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Suppose one wanted to find the electric field around a point charge located above an infinite ground plane as in the classic method of images example, but without using the method of images itself. (I.e. do not use the analogy of boundary conditions and the uniqueness of a solution to obtain the answer by solving the image charge arrangement.)

Problem.

For a charge above a ground plane, with the charge $q$ located at $\mathbf{r}'$, and the $z=0$ plane as the ground plane, find the electric field around the charge in the electrostatic case without using the method of images.


Note: Everything below this point is my own attempt at a solution, and is not part of the question per se.

Attempt at a Solution.

This post previously contained my attempt at a solution, but it was quite far from the mark, so I've removed it.

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2 Answers 2

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Divide the potential into two parts, one arising from the point charge and one arising from the surface charges on the grounded surface $z = 0$: $$ V = V_p + V_s $$ where we have $$ V_p = \frac{q}{4 \pi \epsilon_0 \sqrt{x^2 + y^2 + (z - z_0)^2}} $$ with $(0, 0, z_0)$ being the location of the charge; and $$ \nabla^2 V_s = 0 $$ for $z > 0$. Since we know that $V_s + V_p = 0$ on the plane $z = 0$, we conclude that $V_s$ must satisfy $$ V_s(x, y, 0) = -\frac{q}{4 \pi \epsilon_0 \sqrt{x^2 + y^2 + z_0^2}} $$ on the $z = 0$ plane.

From here, the technique in the example on p. 5-2 of these lecture notes can be adapted; I will just sketch it out from this point. We apply a Fourier transform to $V_s$ in $x$ and $y$ only. The transformed function $\bar{V}_s(\vec{k}, z)$ (with $\vec{k} \equiv (k_x, k_y)$) then will be of the form $$ \bar{V}_s(\vec{k}, z) = C(\vec{k}) e^{-|\vec{k}| z} $$ with boundary condition $$ \bar{V}_s(\vec{k},0) = - \frac{q}{4 \pi \epsilon_0} \frac{e^{-|\vec{k}|z_0}}{|\vec{k}|} $$ (this latter function being the Fourier transform of $V_s(x,y,0)$ above.) Thus, $$ \bar{V}_s(\vec{k}, z) = - \frac{q}{4 \pi \epsilon_0} \frac{ e^{-|\vec{k}| (z + z_0)}}{|\vec{k}|} $$ and applying the inverse Fourier transform to this function yields $V_s(x,y,z)$. Unsurprisingly, it works out to be the potential produced by a negative point charge $-q$ at $(0,0, -z_0)$.

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I already accepted the answer above, but I also wanted to provide an answer using the Green's function for these boundary conditions without explicitly using the method of images. It's a nice basic exercise in Green's functions.

The general solution of Poisson's equation, derived from Green's second identity, for some function $G(\mathbf{x},\mathbf{x}')$ such that $\nabla'^2 G(\mathbf{x},\mathbf{x}')=-4\pi\delta(\mathbf{x}-\mathbf{x}')$ (assuming $\mathbf{x}$ to be the observation point, and $\mathbf{x}'$ to be the location of a source), is: $$ \Phi(\mathbf{x}) = \int_V G\frac{\rho(\mathbf{x}')}{4\pi\epsilon_0}d^3x' + \frac{1}{4\pi}\oint_S \left(\Phi(\mathbf{x}')\frac{\partial G}{\partial n'} - G\frac{\partial \Phi}{\partial n'}\right)dA' $$ We take the volume $V$ to be the $z\ge0$ region, and impose the conditions that $\Phi(z=0)=0$ and $\Phi\rightarrow 0$ as $\mathbf{x}\rightarrow\infty$. Therefore the integral relation reduces to $$ \Phi(\mathbf{x}) = \int_V G\frac{\rho(\mathbf{x}')}{4\pi\epsilon_0}d^3x' $$ And $G(z=0)=0$. The general form of $G(\mathbf{x},\mathbf{x}')$ is $$ G(\mathbf{x},\mathbf{x}') = \frac{1}{|\mathbf{x}-\mathbf{x}'|}+F(\mathbf{x},\mathbf{x}') $$ Such that $\nabla'^2 F(\mathbf{x},\mathbf{x}')=0$, i.e. $F$ is a solution to Laplace's equation.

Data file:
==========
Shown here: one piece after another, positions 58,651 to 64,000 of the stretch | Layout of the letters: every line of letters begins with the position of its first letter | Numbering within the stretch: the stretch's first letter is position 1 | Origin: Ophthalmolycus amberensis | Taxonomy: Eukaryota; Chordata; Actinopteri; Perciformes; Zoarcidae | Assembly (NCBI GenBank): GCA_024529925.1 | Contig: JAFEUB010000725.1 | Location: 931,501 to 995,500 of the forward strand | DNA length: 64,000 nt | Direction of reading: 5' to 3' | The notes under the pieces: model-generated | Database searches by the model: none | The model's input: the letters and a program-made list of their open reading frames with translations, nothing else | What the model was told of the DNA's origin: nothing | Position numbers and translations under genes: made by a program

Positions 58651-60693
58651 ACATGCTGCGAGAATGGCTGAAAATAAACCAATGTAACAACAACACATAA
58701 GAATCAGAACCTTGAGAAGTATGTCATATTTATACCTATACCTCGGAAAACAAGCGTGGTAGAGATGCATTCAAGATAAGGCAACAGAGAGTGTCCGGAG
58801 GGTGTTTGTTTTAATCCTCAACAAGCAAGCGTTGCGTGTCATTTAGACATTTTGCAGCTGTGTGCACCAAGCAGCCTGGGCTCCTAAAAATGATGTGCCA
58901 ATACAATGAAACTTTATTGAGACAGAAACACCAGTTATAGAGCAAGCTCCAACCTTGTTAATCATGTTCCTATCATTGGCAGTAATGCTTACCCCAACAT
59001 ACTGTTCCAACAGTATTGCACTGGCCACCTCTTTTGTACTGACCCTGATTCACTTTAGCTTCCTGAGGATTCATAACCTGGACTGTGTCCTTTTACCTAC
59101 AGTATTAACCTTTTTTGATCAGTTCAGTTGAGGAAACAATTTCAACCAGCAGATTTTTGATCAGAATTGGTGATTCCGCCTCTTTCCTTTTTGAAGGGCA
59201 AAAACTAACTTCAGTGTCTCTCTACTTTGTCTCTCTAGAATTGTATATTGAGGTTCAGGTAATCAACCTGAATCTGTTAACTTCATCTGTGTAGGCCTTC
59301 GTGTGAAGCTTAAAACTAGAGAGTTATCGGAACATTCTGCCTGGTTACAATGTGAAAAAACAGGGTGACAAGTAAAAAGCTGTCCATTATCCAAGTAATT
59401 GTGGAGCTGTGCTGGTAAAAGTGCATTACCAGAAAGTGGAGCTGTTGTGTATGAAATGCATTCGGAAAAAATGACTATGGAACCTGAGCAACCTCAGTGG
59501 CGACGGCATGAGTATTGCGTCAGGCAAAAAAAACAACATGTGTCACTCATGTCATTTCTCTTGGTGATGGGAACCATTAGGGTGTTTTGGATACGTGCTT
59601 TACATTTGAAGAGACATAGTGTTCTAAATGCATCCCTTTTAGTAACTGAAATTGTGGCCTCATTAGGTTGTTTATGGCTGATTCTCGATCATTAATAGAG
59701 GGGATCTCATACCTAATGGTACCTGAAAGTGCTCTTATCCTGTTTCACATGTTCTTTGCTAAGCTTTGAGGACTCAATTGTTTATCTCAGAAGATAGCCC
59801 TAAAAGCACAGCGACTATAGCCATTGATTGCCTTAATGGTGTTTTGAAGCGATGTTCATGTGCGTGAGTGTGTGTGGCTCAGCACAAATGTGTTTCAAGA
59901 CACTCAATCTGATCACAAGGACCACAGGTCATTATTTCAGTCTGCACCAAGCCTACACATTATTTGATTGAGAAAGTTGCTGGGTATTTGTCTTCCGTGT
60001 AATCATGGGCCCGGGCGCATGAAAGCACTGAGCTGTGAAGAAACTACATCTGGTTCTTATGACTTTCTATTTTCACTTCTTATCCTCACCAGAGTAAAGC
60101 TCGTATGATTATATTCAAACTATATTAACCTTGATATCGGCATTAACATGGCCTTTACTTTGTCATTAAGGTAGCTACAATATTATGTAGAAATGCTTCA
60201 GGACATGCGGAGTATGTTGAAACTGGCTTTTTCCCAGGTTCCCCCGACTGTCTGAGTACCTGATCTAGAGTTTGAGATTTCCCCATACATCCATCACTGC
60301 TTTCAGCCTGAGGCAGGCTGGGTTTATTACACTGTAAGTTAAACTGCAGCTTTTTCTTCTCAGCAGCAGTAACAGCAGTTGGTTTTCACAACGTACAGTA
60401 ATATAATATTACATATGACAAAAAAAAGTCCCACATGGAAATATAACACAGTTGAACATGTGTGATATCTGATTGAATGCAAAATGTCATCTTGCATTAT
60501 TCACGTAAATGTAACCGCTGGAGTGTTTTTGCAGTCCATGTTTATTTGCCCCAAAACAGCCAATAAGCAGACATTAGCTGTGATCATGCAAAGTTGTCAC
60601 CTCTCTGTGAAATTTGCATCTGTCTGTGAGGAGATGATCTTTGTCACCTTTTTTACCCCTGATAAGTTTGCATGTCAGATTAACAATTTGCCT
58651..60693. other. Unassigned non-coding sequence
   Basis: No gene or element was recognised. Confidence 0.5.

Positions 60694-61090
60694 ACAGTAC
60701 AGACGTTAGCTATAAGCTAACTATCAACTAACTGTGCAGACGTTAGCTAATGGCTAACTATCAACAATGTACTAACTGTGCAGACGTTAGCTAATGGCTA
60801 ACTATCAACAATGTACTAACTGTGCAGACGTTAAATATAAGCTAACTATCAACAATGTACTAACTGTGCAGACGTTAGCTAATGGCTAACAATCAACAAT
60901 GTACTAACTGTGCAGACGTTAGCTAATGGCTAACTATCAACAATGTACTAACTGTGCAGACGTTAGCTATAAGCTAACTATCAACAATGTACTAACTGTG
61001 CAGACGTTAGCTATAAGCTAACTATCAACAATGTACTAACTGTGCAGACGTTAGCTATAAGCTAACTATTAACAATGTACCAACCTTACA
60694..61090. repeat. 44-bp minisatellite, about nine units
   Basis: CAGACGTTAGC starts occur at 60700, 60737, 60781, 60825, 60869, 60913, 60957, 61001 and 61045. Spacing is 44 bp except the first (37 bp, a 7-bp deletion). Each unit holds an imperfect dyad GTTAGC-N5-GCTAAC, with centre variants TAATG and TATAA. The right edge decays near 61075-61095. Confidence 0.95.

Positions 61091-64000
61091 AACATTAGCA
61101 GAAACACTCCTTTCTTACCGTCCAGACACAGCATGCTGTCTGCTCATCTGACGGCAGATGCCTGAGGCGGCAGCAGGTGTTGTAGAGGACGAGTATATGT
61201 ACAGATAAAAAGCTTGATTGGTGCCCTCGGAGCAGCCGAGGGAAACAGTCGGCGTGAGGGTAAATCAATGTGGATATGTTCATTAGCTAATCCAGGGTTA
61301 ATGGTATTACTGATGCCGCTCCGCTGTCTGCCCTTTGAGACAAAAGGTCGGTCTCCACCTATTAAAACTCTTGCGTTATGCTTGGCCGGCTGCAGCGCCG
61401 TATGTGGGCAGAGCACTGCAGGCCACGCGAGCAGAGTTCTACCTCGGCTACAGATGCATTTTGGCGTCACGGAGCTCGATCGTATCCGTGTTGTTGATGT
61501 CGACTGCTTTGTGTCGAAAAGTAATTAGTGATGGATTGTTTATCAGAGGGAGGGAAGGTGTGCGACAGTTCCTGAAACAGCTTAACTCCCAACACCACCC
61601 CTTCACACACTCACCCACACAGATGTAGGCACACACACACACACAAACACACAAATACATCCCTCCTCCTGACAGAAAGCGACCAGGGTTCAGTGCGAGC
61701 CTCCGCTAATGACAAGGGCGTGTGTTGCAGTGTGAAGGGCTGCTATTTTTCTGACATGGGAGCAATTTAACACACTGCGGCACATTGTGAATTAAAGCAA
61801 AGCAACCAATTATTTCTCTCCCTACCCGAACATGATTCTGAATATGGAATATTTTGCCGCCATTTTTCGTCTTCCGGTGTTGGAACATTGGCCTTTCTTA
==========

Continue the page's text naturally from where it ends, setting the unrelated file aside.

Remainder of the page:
In the general case, the boundary condition on $G$ requires $$ \frac{1}{\sqrt{(x-x')^2+(y-y')^2+z^2}}+F(\mathbf{x},\mathbf{x}')=0 $$ And including the condition that $F$ satisfy Laplace's equation, we are left with two possible solutions: $$ F(\mathbf{x},\mathbf{x}')=\frac{-1}{\sqrt{(x-x')^2+(y-y'^2)+(z\pm z')^2}} $$ Using $(z-z')^2$ forces $G=0$ and hence $\Phi=0$ everywhere, which we know is invalid. Therefore the solution must be the one with $(z+z')^2$, giving $$ G=\frac{1}{|\mathbf{x}-\mathbf{x}'|}-\frac{1}{|\mathbf{x}-\mathbf{\bar x}'|} $$ Where $\mathbf{\bar x} = x'\hat x + y' \hat y - z' \hat z$ (notation in analogy with complex conjugates).

Using the solution to Poisson's equation given above, and taking $\rho(\mathbf{x}) = q\delta(z \hat z-z_0 \hat z)$, we obtain the solution for $\Phi$, $$ \Phi(\mathbf{x}) = \frac{q}{4\pi\epsilon_0}\left(\frac{1}{|\mathbf{x}-z_0\hat z|}-\frac{1}{|\mathbf{x}+z_0\hat z|}\right) $$ Which is equivalent to the potential due to a charge above the ground plane and its mirror charge, as expected.

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